If you are new to running you’ll soon learn it’s more than putting one foot in front of the other. Running requires proper footwear, gear and to follow a program that facilitates improvement yet keeps you injury-free, to enjoy everything the sport has to offer. I want to help by offering what I call my “runner’s toolbox,” which contains the following: preparation, recovery, nutrition, and safety that I still apply even though I have been running since 1999. Without further adieu, let’s open the box:
Other than ensuring you are properly trained and hydrated on race day, and wearing breathable gear with good shoes, always double-knot your laces before a race!
Follow these steps and your body and mind will recover better and faster for your next race.
- Cool Down: Don’t sit down after the race. Walk around to keep the blood flowing for about 10 to 15 minutes. Remember to stretch all of your muscle groups. This can help your body’s blood flow and prevent your muscles from tightening.
- Rest: Not only do you deserve a few days rest before getting back to pounding the pavement – your body needs it. If you work out too soon, you may risk injury. If you must do something, then go for a short walk or do some cross-training.
- Recover: Some events offer free massages. This will help relax your tired, aching muscles. Once you get home, enjoy a warm bath or ice bath and do some light stretching. This will help you with your body’s circulation. Stretch it out! It is important to listen to your body. Hold each stretch 30 to 60 seconds each: hamstrings, quads, calves, hip flexors are the basics.
- Celebrate: Reward yourself after the run because you deserve it. Whether it was a personal best or just making it across the finish line, it is a huge accomplishment to finish.
- Eat: Grab water and a balanced snack that includes carbohydrates, protein, and some fat about 30 to 60 minutes after the race to start replenishing your glycogen storage (your body’s tank for stability, taste and hydration potential). If your stomach can’t handle food right after you finish, grab a sports drink or chocolate milk instead, as these options have a healthy mix of electrolytes, sugar and calories.
- Drink: When running in summer, drink plenty of fluids – at least two to three litres a day. Runners should drink at least two cups of water two hours prior to running and one cup 30 minutes before. If there is a water fountain on your route, utilize it. Otherwise, invest in a belt with mini bottles for longer runs of 45 minutes or more. It is best to take a few sips every 15 to 20 minutes, especially when the heat is a factor. Some runners lose up to two pounds of fluid via sweat, per hour. A balanced, healthy diet, including vegetables, fruit, lean proteins and whole grains are best for an active lifestyle.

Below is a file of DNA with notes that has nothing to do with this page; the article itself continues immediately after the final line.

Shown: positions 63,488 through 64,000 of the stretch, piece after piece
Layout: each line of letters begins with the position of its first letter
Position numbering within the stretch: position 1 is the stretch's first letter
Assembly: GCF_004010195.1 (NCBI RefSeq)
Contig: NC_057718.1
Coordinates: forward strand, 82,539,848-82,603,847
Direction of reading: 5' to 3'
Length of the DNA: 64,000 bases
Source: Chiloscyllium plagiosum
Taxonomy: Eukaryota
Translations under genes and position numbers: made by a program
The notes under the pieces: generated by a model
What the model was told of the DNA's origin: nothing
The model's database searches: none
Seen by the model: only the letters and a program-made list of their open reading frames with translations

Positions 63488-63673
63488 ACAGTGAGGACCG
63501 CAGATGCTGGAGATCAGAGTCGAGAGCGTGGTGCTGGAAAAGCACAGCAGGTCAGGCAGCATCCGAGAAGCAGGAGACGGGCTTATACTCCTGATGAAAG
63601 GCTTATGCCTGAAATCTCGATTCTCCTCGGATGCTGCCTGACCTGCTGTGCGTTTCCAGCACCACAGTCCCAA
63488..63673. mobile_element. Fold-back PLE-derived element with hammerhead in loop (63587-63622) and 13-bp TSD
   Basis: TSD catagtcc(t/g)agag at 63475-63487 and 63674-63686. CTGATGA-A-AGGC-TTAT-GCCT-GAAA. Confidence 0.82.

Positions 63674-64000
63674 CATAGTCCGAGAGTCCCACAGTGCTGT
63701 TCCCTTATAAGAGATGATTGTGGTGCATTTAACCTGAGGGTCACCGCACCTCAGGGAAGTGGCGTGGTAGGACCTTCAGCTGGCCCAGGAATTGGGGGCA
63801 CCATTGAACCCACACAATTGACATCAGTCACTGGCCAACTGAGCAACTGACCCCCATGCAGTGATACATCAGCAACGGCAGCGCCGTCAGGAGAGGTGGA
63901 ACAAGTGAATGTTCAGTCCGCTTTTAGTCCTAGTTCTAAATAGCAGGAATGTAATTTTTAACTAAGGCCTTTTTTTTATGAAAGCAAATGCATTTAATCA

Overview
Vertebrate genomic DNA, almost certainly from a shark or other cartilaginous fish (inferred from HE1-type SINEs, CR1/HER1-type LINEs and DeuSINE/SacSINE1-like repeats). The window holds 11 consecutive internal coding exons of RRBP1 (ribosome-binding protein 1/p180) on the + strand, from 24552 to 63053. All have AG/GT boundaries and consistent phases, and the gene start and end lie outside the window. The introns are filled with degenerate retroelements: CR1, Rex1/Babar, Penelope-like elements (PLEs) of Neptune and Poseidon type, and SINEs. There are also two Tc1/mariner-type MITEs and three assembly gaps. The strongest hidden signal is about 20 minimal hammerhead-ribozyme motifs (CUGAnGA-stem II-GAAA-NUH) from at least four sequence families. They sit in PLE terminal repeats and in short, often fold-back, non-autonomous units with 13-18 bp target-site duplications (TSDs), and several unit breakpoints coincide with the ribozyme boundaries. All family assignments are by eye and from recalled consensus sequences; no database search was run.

- Snack: If you feel exhausted after the workout, have carbohydrates within 30 minutes. Good choices include chocolate milk, a banana, cubed melons, orange slices, yogurt, half a wholegrain bagel or a slice of toast with low sugar fruit spread.
- If running in the heat, plan so that you may avoid the danger zone (11 a.m. to 3 p.m.)
- Wear a hat, sunglasses, light sweat-wicking clothes and sunscreen. For more intense or prolonged runs (over 90 minutes) consider a sports drink, or diluted 100 per cent fruit juice (one part juice to one part water) to keep your energy and electrolytes balanced. Although there isn’t conclusive research on foods to help avoid heat illness, fruits like pineapple and watermelon have a cooling effect on the body. Limit hot or heavy foods, alcohol and diuretics such as caffeine if you experience symptoms of heat illness.
– I would like to dedicate this column to my mom, Bonnie who inspired me to write. She passed away in Sherbrooke on June 4.
Nutrition and Safety tips – information taken from registered dietitian Crystal Higgins. Christine is TV host of Run With It and Running columnist. For more information go to www.runwithit.ca. Follow her on Twitter @christineruns, or check out her YouTube channel, RunWith It, at runwithitcb1.